8. FAMILY GET TO-GETHERS: I anticipated with pleasure the Summer Vacations and family get to-gethers with the locals and the out of town relatives. I enjoyed them very much when I was not committed to hay hauling, weeding and cultivating. Grandpa and Grandma were extremely good hosts for such occasions. The City Cousins got a chance to ride the horses; and even help in the hay hauling, cow milking and other farm chores. This made it easier for the residents. My recollections of get to-gethers with out of town relatives at Grandpa and Grandma's house took on three stages:

A. GREETINGS: Handshakes, hugs and kisses!

B. SOCIALIZING, FEASTING, FUEDING AND ARGUING: Socializing and Feasting are self explanatory. Feuding occurred with fights among the cousins and their parents in various combinations. Arguing usually involved politics. Lively discussions would occur. The more heated ones would be between Grandpa, Uncles Charlie, Cecil and Fay. Grandma & My father were usually the arbitrators, as I remember.

C. FAREWELL: Almost the repeat of "A"--with all the torments of "B" having been resolved. Finally the goodbye handshaking, hugging, kissing and this time TEARS. We locals always looked to next year's get to-gether again usually during the July 4th or 24th celebrations in Kanarraville.

Charles PARKER home Kanarraville, Utah, later owned by son John Davis PARKER

9. GRANDMA'S PASSING: As I recall there was a feeling of relief when Grandma was spared the agony of suffering and pain when she was taken. Grandpa became very lonely staying in the big house alone. He also began sampling some of Uncle Cecil's and Uncle Noel's labors with the barley, yeast, malt and water--Too Much I'm convinced as it did not enhance Grandpa as a bed partner when I would go down from our smaller house to stay with him at night. He seemed to appreciate my presence and the "Home Brew" smell is only a slight unpleasant memory.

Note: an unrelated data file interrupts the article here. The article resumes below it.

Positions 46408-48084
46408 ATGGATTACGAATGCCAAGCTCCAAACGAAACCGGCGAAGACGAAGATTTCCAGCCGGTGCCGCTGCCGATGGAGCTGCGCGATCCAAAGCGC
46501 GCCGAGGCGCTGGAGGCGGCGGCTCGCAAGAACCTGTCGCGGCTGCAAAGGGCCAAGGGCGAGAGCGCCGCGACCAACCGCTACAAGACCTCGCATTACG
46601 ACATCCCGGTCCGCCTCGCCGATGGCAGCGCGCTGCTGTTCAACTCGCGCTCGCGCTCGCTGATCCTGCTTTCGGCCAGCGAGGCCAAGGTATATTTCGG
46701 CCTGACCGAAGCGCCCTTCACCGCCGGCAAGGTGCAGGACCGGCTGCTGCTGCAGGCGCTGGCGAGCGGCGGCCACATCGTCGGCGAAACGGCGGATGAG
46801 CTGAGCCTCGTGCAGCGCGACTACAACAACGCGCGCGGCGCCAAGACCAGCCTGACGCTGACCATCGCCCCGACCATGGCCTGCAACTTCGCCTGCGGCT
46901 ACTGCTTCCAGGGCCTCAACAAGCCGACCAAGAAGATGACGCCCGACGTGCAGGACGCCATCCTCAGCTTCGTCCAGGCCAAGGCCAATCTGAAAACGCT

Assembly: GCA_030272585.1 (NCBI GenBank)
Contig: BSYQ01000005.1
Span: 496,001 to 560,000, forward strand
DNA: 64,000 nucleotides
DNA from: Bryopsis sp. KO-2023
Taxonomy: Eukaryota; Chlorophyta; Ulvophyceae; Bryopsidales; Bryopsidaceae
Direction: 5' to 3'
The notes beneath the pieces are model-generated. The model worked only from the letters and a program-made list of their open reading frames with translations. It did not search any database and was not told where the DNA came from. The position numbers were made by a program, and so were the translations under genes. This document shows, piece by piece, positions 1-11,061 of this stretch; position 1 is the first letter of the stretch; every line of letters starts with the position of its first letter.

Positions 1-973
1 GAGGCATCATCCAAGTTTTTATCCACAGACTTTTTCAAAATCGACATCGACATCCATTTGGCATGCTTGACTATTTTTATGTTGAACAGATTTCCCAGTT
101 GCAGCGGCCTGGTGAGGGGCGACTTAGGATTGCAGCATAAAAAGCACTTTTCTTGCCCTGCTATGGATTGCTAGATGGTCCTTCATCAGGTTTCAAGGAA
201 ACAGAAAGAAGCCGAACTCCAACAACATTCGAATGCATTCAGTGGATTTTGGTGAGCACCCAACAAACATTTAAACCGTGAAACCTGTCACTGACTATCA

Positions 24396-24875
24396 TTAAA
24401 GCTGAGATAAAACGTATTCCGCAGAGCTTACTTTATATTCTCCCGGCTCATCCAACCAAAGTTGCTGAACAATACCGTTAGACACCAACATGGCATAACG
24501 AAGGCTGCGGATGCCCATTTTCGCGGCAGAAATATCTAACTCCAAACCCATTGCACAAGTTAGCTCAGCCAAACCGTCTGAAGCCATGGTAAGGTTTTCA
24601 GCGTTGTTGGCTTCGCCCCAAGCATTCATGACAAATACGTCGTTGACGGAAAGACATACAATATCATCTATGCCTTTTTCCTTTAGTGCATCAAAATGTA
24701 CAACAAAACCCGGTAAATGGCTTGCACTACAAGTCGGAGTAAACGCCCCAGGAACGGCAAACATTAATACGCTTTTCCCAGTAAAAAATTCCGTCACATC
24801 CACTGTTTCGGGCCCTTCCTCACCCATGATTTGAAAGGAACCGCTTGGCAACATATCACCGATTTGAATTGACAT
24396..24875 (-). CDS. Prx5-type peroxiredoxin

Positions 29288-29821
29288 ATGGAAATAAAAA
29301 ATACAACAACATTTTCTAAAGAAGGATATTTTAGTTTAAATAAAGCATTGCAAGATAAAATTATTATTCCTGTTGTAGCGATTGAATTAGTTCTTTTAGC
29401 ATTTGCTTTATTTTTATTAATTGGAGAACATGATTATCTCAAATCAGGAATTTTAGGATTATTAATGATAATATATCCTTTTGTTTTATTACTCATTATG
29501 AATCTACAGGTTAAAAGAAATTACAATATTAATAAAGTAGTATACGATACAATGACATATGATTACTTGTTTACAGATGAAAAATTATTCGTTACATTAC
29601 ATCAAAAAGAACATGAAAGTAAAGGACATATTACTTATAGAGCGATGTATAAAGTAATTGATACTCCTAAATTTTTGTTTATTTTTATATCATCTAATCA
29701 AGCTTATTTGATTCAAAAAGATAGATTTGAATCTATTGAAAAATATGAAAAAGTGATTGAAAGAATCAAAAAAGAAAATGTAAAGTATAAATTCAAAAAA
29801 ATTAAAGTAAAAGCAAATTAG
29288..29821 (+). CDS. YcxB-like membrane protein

10. PERIOD FROM GRANDMA'S PASSING TO GRANDPA'S DEATH: After Grandpa became reconciled to Grandma's death he seemed to get hold of himself and in my opinion lived a comparatively happy remaining life with his chance to live with his daughters in Salt Lake City and Castle Gate and spending the last few years in his home town, Kanarraville. I became quite concerned with my own growing-up and had less and less time to associate with him. A situation I now regret. I don't think I showed him the respect I should have after he returned to live the balance of his life with our family. He was in pain and agony, but stood up bravely before he died. He reached a period of peace and expired the same way. My father and I believe Van witnessed his passing and it truly was peaceful.

In conclusion, I as a grandson of Grandpa & Grandma Parker feel that the camaraderie and companionship I was privileged to experience in the brief time of 10 years with her and 18 years with him did enrich my life of which I am so grateful for. I look back with nostalgia, satisfaction and unfortunately with regret for not having grasped the opportunity during the fleeting time I was with them to have enjoyed their company more.

P.S. I hope that the foregoing will enrich your heritage & understanding of two of your ancestors.

Sincerely, Burns V. Parker